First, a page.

Are you owed money? Then you need to read this

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Civil litigation basics: debt versus damages

When there’s money owing, we often see these two scenarios. Either someone has done something wrong, such as a business making a misleading statement, or a customer breaching a contract, and the ‘wronged person’ thinks they should be entitled to hefty compensation without the need for any court procedure at all; or creditors who are genuinely owed money put off taking debt recovery action due to a misconception that to recover debt through a court procedure will be lengthy, complex and costly.

These mistakes arise when people misunderstand the differences between two legal claims: a claim in debt, and a claim in damages. Understanding the difference between the two, and seeking appropriate legal advice, will help you know how best to proceed to get your money back.

Debt or damages?

A claim for debt and a claim for damages are two different types of legal claims that arise in different contexts and have distinct legal implications.

Claim for Debt

A claim for debt is a legal claim made by a creditor against a debtor to recover a sum of money that is owed. It typically arises from a contractual relationship where the debtor has borrowed money or received goods or services on credit and has failed to repay the debt as agreed. A claim for debt seeks to enforce the contractual obligation to repay the borrowed money or the outstanding balance of a credit account.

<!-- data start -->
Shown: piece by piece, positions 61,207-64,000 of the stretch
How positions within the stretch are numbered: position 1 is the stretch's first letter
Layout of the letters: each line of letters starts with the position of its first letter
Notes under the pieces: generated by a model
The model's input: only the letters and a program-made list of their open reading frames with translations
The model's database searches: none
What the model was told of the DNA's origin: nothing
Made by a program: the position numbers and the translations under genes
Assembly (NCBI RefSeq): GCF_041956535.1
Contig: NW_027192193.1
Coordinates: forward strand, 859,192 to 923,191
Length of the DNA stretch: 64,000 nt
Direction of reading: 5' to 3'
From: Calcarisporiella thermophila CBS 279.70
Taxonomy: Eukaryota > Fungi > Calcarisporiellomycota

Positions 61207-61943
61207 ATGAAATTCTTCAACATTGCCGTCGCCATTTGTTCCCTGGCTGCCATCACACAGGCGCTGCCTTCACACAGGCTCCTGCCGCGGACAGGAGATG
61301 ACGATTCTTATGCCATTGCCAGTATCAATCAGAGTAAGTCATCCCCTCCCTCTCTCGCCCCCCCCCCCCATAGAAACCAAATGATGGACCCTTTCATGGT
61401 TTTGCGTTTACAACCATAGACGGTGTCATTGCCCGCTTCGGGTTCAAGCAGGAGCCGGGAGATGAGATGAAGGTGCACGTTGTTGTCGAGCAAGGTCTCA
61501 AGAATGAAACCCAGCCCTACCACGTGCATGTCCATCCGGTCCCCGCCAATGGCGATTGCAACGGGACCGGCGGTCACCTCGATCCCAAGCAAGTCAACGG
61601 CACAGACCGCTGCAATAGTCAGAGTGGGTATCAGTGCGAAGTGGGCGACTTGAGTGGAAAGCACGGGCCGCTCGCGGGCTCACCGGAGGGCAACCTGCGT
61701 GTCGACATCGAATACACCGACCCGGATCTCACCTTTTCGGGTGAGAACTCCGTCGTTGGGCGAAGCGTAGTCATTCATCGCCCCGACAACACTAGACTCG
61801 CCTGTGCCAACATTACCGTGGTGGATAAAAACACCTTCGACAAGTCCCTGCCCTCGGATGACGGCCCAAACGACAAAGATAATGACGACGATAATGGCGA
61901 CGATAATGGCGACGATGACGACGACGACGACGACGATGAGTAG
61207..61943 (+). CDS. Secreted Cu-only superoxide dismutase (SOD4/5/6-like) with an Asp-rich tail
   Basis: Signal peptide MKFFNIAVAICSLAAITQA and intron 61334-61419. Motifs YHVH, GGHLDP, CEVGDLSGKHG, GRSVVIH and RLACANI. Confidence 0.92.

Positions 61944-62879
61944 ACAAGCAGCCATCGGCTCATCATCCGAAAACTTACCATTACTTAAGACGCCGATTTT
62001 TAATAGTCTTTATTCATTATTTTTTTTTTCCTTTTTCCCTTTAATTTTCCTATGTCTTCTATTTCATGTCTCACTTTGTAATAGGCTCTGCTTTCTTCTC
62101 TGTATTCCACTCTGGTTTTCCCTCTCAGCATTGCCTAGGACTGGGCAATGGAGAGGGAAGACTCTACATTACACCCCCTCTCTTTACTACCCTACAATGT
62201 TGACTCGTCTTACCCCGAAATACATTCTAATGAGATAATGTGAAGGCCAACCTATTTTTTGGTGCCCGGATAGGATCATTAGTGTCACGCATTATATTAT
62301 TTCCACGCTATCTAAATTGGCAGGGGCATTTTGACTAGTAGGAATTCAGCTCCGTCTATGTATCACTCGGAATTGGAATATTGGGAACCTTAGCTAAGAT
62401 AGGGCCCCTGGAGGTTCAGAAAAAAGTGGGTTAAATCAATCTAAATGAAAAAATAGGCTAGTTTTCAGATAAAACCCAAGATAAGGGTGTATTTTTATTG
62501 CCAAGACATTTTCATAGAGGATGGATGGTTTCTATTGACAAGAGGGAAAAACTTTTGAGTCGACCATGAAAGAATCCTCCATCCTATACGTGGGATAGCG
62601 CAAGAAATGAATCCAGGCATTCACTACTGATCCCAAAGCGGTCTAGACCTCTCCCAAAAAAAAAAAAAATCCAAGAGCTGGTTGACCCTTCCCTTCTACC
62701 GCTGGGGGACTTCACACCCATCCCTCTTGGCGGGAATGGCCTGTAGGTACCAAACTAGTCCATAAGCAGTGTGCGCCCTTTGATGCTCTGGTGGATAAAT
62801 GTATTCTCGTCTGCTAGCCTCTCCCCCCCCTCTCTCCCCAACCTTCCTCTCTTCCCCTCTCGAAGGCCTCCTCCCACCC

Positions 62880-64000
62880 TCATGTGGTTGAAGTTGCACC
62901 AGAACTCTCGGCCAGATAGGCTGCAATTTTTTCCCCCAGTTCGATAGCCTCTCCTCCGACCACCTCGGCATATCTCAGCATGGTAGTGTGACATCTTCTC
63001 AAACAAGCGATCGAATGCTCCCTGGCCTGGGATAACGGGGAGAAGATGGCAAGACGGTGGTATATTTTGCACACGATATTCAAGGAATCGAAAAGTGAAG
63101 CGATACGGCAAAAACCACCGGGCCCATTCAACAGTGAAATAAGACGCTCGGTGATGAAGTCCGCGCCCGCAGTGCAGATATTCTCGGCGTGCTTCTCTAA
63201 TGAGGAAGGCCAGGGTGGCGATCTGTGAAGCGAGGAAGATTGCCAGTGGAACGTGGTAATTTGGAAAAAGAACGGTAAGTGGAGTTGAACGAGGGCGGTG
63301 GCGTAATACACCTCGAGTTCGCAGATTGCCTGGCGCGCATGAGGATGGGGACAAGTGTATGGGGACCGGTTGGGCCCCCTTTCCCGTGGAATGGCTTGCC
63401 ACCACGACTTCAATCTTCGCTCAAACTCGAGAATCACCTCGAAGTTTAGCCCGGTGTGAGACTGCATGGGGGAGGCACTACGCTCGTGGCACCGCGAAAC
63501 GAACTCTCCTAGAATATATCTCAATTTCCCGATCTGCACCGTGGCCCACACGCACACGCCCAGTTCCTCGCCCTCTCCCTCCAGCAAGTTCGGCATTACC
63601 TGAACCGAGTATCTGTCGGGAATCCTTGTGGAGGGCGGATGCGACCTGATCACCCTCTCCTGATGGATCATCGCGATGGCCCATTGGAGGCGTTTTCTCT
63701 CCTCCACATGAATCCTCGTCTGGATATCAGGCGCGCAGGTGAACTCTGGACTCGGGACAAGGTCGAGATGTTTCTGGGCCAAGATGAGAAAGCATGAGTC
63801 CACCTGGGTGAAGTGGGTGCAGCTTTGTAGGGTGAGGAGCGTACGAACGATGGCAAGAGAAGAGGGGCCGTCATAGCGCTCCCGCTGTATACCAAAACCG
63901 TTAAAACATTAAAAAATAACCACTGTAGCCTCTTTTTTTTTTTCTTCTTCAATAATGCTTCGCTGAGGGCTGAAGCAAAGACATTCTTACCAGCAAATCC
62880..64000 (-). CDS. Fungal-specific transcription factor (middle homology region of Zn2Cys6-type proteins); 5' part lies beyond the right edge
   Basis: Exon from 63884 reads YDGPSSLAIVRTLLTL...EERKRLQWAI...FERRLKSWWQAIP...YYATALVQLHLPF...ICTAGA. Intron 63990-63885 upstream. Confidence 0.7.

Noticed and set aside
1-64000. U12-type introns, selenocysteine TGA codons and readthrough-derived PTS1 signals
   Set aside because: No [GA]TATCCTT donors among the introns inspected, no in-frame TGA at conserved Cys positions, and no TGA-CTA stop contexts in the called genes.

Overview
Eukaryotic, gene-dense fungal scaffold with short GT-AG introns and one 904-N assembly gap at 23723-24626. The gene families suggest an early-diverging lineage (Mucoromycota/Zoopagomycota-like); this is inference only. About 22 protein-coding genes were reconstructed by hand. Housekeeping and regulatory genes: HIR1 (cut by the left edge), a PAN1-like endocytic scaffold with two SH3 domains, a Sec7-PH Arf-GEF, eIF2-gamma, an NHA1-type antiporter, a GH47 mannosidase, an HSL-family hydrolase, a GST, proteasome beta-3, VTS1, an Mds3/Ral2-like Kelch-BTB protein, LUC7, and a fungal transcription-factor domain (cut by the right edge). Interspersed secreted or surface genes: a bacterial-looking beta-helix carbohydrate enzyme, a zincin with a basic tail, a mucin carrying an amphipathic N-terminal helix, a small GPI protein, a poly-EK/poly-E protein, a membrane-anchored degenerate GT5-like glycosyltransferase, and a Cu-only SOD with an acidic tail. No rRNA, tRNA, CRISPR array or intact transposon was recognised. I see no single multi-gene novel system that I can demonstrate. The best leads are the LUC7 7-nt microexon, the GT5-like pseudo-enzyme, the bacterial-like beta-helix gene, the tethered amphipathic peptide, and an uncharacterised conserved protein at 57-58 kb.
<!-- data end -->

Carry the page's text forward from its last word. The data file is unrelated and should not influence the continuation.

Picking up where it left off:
In a claim for debt, the creditor is seeking to collect the specific amount of money owed, often with interest and/or penalties as provided for in the contract or by applicable law.  The debt can be recovered from either the principal debtor (the person or company who was loaned the money or supplied with the goods or services) or the person who guaranteed the debt (if any). 

Claim for Damages

A claim for damages, on the other hand, is a legal claim made by a party who has suffered harm or loss due to the wrongful act or omission of another party. Damages are a form of legal compensation awarded to the injured party to compensate for the loss or harm suffered. Damages can arise from a wide range of circumstances, including personal injury, property damage, breach of contract, tortious acts, and more. A claim for damages seeks to compensate the injured party for the actual losses suffered, such as lost wages, medical expenses, property repair costs, and pain and suffering, among others.

The two types of claims are different in their nature, purpose and the procedure that must be followed. The key differences are as follows.

  • The nature of the obligation

A claim for debt arises from a contractual obligation to repay a sum of money owed.

A claim for damages arises from a legal obligation to compensate for harm or loss suffered due to wrongful actions.

  • Legal basis and context

A claim for debt typically arises in the context of a creditor-debtor relationship.  Often this will be due to the terms of a loan agreement or a credit agreement which underpins the relationship between a supplier and a customer. 

A claim for damages can arise in various legal contexts, such as tort law, contract law, and other areas of civil law.  A claim for damages is based on a legal duty to compensate for harm or loss caused by wrongful conduct. 

  • Type of relief

A claim for debt seeks to recover a specific amount of money owed.

A claim for damages seeks to compensate for the actual losses suffered by the injured party. 

  • Limitations, exclusions and indemnities